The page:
An ARM can mean many things to many people – a limb, a gun, or – if you’re a nerd – a Larry Nevin story.
But here in Cleveland, ARM tends to have a much more unsavory connotation. Here, an ARM, or adjustable rate mortgage, is synonymous with foreclosure and destitution, thanks to the fact that ARM loans have interest rates that adjust up and never down, sometimes ballooning into the double digits and padding a borrower’s monthly payment by as much as $300.
Unfortunately, most Clevelanders who take out ARM loans have no idea how dangerous they can really be, according to a study released today by the AFL-CIO. In fact, only one out of every four ARMs borrowers were aware of what an ARM loan was when they took out their loans.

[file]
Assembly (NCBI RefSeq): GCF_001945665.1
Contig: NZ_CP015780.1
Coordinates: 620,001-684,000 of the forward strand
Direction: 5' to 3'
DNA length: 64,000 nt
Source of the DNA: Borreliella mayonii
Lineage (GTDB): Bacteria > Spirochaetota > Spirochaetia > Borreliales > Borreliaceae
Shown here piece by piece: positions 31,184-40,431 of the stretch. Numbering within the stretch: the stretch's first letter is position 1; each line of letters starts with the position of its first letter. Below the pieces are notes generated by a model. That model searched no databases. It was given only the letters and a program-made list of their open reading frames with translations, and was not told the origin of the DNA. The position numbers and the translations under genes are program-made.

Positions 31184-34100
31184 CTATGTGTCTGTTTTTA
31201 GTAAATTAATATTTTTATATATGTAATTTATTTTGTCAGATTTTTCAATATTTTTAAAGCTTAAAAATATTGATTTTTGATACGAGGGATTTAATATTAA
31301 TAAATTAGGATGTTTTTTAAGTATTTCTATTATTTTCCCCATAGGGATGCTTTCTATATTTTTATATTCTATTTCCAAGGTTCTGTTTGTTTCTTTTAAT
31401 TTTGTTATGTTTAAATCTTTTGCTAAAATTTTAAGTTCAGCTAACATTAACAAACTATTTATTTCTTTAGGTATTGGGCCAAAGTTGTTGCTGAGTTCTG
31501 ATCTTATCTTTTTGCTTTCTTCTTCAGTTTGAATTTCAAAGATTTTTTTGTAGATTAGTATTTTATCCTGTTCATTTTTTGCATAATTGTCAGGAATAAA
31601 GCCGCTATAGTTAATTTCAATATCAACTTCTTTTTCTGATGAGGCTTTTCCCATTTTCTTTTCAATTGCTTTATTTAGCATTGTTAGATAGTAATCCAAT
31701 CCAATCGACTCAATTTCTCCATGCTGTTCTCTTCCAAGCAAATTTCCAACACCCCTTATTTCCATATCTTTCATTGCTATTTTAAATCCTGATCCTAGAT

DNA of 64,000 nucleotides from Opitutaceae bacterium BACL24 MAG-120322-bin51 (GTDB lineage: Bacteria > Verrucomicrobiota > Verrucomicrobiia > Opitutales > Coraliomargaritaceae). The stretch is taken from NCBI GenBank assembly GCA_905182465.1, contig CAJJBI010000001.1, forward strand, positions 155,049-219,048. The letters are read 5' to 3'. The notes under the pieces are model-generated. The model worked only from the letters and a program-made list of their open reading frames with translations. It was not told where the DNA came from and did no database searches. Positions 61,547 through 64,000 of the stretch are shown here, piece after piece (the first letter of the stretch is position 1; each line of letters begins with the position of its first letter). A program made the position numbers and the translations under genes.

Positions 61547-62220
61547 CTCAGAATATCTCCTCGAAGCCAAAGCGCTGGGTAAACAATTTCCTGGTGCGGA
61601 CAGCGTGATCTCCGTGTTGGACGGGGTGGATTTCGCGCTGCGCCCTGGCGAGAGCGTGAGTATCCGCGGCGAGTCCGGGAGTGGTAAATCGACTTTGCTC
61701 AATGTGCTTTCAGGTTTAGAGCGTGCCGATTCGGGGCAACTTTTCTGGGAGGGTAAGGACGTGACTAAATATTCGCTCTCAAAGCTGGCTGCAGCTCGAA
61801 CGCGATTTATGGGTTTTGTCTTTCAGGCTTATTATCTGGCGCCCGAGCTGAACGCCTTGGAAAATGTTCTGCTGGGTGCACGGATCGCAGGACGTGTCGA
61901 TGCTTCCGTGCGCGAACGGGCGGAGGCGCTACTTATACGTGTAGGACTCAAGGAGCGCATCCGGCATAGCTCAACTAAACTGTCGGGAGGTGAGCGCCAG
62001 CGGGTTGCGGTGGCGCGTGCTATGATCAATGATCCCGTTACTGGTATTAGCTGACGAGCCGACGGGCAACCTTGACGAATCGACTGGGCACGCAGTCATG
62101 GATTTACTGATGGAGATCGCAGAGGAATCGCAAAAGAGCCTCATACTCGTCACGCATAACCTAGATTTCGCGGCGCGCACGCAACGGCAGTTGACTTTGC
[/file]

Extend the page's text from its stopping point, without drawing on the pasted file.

In today’s Plain Dealer,
however, Mark Seifert, director of the East Side Organizing Project
, says that the real situation for most Clevelanders is much more grim than the AFL-CIO study suggests. And Seifert should know. Each year, his nonprofit helps roughly 1,600 borrowers stuck in ARM loans.
He says that 95 percent of all ESOP clients didn’t understand the terms of their ARM loans, thanks to unscrupulous mortgage brokers who failed to disclose the facts.
However, this isn't news to Scene. In October 2005, we told the story
of Howard Jackson, a quadriplegic veteran whose ARM loan ballooned from $500 a month to well over $700. Jackson lives off a fixed income of $1,073 a month. He claims that his broker never told him that his mortgage rate would increase. ESOP eventually helped Jackson get out of his ARM loan and into a fixed rate mortgage.
Don't say we didn't warn you. -- Denise Grollmus